Another important factor that reduces the heat at the poles is diminished power density, where the Sun’s energy is dissipated across a greater area as the Earth curves away from an upright position. For example, a circle of sunlight with a one-kilometre diameter will hit the Earth’s surface as a near perfect circle at the equator, but in extreme northern or southern latitudes it will be distorted into a long oval due to the curvature of the planet. This means that the heat of the sunlight at the poles will be spread over several times the area and therefore be several times weaker.

The planet Mercury is an excellent example of a world that is standing virtually upright, in relation to its orbit around the Sun. Apart from the fact that little Mercury is so close to the Sun, its angle of inclination, or ‘obliquity’ as it is more properly called, would make it a very uncomfortable place for humans. If it were possible to stand on Mercury during one of its very short eighty-eight-day years, the Sun would rise due east every day (which is equal to fifty-eight Earth days) at the equator and set due west. Mercury has equatorial temperatures that would keep lead boiling, yet probes sent from Earth have shown that the polar regions of Mercury are constantly covered in ice.

So, if the Earth were in this upright mode, life would be almost impossible across much of the planet, with extremes of temperature providing only a narrow band suitable for mammals such as humans to survive. Even then, the sea and aircurrents would move wildly between the hot and cold zones causing catastrophic weather conditions with regions of permanent rainfall and others with none at all. Hurricanes and tornadoes would ravage many areas and overall it seems extremely unlikely that higher life forms would ever develop on such a planet.

Now consider another imaginary scenario in which the Earth is tilted on its axis a full 90 degrees relative to its orbit around the Sun so that one pole faces the Sun at all times.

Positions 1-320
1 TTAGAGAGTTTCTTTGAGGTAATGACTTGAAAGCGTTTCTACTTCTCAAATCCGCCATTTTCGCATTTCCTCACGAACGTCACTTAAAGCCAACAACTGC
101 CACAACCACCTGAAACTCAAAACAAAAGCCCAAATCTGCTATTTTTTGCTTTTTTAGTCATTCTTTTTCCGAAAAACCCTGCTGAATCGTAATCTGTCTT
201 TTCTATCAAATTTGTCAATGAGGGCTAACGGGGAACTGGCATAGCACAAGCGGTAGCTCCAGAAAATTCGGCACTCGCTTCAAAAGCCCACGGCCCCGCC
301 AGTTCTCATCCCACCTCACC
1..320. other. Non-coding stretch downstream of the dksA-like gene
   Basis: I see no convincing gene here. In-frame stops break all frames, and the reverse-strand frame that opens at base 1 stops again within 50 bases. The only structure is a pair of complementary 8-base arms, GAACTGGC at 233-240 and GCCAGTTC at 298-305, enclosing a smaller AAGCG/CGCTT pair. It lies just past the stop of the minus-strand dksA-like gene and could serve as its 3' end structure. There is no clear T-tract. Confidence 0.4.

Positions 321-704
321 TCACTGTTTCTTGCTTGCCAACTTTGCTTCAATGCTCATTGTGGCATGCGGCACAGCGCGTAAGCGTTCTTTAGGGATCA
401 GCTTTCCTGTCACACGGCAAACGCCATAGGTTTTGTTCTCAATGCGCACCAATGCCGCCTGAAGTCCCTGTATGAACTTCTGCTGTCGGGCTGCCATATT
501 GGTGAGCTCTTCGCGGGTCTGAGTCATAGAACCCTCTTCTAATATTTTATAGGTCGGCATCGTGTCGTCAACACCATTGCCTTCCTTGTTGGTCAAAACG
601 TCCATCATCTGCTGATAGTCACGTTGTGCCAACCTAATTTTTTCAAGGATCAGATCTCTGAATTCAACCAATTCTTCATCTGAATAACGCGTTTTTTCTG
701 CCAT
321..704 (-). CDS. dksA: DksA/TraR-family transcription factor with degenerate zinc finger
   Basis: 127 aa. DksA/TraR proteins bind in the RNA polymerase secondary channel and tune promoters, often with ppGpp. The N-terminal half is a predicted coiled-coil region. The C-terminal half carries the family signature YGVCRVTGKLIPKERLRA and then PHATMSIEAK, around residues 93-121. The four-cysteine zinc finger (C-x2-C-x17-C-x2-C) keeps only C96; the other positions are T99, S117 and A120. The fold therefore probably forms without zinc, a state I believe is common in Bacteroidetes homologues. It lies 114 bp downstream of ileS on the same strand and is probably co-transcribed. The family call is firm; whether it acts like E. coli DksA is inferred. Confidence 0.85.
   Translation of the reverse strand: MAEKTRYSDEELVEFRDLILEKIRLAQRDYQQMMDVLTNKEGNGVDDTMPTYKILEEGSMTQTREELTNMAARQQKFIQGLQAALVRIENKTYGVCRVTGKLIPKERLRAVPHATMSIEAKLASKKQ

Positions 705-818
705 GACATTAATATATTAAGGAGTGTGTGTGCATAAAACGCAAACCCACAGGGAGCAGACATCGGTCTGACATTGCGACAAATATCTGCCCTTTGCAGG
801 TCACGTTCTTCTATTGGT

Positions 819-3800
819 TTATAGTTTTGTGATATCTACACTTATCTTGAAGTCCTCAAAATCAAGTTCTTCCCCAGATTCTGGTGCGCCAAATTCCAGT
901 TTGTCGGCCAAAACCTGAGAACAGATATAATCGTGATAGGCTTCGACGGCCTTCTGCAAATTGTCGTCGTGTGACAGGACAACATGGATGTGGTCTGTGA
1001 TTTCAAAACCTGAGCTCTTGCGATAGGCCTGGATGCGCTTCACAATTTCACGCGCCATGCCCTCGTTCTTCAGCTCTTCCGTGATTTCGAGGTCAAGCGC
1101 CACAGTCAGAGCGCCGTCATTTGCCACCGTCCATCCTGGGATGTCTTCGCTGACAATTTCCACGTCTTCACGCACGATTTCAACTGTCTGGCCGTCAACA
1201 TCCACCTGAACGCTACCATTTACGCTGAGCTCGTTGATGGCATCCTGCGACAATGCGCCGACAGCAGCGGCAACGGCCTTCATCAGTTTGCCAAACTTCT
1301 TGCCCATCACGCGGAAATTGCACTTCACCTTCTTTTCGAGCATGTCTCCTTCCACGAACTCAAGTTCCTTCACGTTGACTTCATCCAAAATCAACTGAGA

Figure 7

One of the poles, say the South Pole, would be permanently in daylight – stuck for ever in a position equivalent to noon on midsummer’s day in central Africa. The Sun would blaze down from directly overhead every minute of every day! The North Pole on the other hand, would be in a state of constant midnight. Indeed, all of the northern hemisphere would be in constant night and the southern in constant day.

The dark side of the planet would never warm up and it would be frozen solid with temperatures far below anything we actually experience. The region that is currently between our equator and the Tropic of Capricorn would see the Sun circling right around, low on the horizon once each day. Because of the angle of the sunlight through the atmosphere, there would be very little warmth getting through and the entire region would be covered in glaciers and swept with snowstorms driving down from the dark northern hemisphere.

Antarctica would be utterly uninhabitable, being far hotter than anywhere on our planet as we know it today. Only the southern tip of South America, Tasmania, New Zealand and maybe the southern section of Australia would have temperatures that were within a tolerable range. But it is hard to imagine what kinds of terrible weather anyone living there would have to endure, with freezing ocean currents moving from the north and very hot ones arriving from the south. A state of permanent fog seems certain; which would in turn block out the Sun.

If the Earth orbited the Sun in either of the two modes we have just described, there would be no seasons at all – and almost certainly no higher life forms.

Thankfully we do have seasons, courtesy of the fact that the Earth is actually at an angle of around 22.5 degrees relative to the equator of the Sun. And that angle is maintained by the Moon, which acts as a gigantic planetary stabilizer.